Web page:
“It’s dangerous to dwell in the past. You don’t have to be a time traveler to know that,” says Bo, the protagonist of Beth Revis’s lastest YA novel, A World Without You. As it happens, Bo is a time traveler, so he would know. During the week Bo lives at the Berkshire Academy for Children with Exceptional Needs, located on the lonely, windswept southern tip of Pear Island in Massachusetts. On weekends he goes home to his parents and his younger sister, Phoebe. At Berkshire he attends high-school classes with his unit and counseling sessions with the unit leader, Dr. Franklin. The other members of his unit are Gwen, who can make and control fire; Harold, who talks to the dead; Ryan, who can move objects with his mind; and Bo’s girlfriend, Sofia, who has the gift of invisibility.
“Even though we all have different powers, the Doctor guides us in the basics of controlling them,” Bo explains. “This has always been the point of Berkshire: to give students the control they need to blend with society. He’s not training us to be superheroes or anything like that. We’re not going out into the world to wear capes and masks. The Doctor just wants us to go out into the world without breaking it.”
Of his own power, Bo says, “I can feel rather than see all of time stretching out around me. The timestream is made of strings extending out, swirling around as if they’re resting on top of water. There are hard knots at certain points—the points where I am not allowed to go. Woven through the strings is one bright red thread—Sofia’s life.” The connection between them is visible: “Her string twirls around mine like an embrace.” But something has gone terribly wrong. Sofia has become lost in time—1692, to be specific. She’s stranded in Massachusetts during the witch trials, and Bo fears that her tendency toward sudden invisibility during times of stress makes her especially vulnerable to charges of witchcraft.
No matter how hard he tries, though, Bo can’t make his way back to Sofia. Time just isn’t cooperating: “Time has a way of keeping itself safe and balanced,” he says. “Whenever I try to alter something that has to be, whether it’s punching Hitler in the face or changing my own timeline, time has kept me out. It snaps me back. It reminds me that it’s in charge.” But Sofia is depending on him to rescue her, and he will fight time itself, if need be, to do that.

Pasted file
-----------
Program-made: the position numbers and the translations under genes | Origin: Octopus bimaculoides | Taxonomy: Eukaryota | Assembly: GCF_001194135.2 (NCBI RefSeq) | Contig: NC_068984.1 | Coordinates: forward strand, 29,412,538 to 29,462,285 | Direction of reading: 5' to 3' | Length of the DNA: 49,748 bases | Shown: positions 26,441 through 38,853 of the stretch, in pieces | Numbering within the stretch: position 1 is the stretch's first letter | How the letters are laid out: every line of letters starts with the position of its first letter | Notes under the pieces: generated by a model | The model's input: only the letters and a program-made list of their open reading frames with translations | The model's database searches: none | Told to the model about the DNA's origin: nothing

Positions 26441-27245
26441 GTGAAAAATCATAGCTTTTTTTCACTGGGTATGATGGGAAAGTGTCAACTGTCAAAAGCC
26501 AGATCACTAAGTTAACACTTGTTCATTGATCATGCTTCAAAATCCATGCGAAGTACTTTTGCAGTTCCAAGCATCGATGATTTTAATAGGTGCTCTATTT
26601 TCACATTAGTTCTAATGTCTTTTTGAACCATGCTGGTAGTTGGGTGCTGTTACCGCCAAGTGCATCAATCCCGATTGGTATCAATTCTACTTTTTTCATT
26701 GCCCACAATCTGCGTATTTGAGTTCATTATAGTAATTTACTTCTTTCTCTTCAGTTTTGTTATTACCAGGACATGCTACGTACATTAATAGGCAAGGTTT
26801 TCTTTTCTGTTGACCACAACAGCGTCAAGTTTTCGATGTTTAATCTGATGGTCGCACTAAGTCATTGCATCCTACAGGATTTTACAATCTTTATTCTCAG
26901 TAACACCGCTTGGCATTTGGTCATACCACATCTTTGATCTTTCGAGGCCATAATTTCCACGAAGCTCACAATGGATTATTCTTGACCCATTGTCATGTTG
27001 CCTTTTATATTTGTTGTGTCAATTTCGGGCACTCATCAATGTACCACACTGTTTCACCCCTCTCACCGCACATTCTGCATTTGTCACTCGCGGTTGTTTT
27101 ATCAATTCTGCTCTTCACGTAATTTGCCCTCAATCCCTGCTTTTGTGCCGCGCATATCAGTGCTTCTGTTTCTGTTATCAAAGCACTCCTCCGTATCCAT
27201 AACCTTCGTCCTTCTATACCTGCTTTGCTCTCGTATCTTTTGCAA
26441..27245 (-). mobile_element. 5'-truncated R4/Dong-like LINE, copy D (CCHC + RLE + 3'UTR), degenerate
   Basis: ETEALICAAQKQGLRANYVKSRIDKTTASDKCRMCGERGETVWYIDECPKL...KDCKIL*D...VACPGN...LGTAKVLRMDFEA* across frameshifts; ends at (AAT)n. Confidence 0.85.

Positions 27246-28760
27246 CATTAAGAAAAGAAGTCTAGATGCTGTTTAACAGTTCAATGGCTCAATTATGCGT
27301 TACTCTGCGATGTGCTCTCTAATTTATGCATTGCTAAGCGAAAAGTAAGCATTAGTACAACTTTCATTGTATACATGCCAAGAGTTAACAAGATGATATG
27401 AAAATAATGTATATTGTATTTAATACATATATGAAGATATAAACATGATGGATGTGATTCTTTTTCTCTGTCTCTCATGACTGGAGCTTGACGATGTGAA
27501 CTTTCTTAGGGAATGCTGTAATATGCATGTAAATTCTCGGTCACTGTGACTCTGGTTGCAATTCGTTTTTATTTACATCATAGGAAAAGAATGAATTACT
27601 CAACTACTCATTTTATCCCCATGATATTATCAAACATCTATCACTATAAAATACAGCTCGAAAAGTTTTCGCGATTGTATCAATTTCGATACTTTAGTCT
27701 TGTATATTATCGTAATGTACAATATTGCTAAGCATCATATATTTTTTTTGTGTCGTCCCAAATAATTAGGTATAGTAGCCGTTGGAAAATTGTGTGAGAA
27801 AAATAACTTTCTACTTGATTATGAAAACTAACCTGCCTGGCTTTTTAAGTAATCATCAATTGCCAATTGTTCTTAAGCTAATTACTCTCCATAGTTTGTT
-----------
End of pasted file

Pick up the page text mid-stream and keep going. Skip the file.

The other narrator of A World Without You is Bo’s sister, Phoebe. She sees Berkshire as a school for “uncontrollable, borderline-crazy kids.” Wherever the truth may lie, Phoebe is caught between her father’s anger, her mother’s denial, and her brother’s strangeness. She compensates by trying to be the perfect child, but the strain is taking a toll. “The silence filling the house now is different,” she says. “It’s a silence born from the fact that we know—we all know—something is really wrong with Bo. It’s not angry teenage rebellion that can be fixed by grounding him or taking his bedroom door down or whatever else Dad has tried. He can’t be punished into normalcy.”
Revis is in complete control of her narrative and keeps the suspense taut and the reader guessing until the very end. Does Bo have superpowers, or is he mentally ill? Is Sofia dead, or is she lost in time? Is Phoebe the more reliable narrator, or is she merely jealous of her brother’s incredible abilities? Clues scattered along the way point to both outcomes, and red herrings abound. The reader is drawn into Bo’s tortured and mysterious world and his passionate quest to save Sofia. That much, at least, is real and will make sense to anyone who has ever wanted to protect a loved one by making time stand still.
A graduate of Auburn University, Tina Chambers has worked as a technical editor at an engineering firm and as an editorial assistant at Peachtree Publishers, where she worked on books by Erskine Caldwell, Will Campbell, and Ferrol Sams, to name a few. She lives in Chattanooga.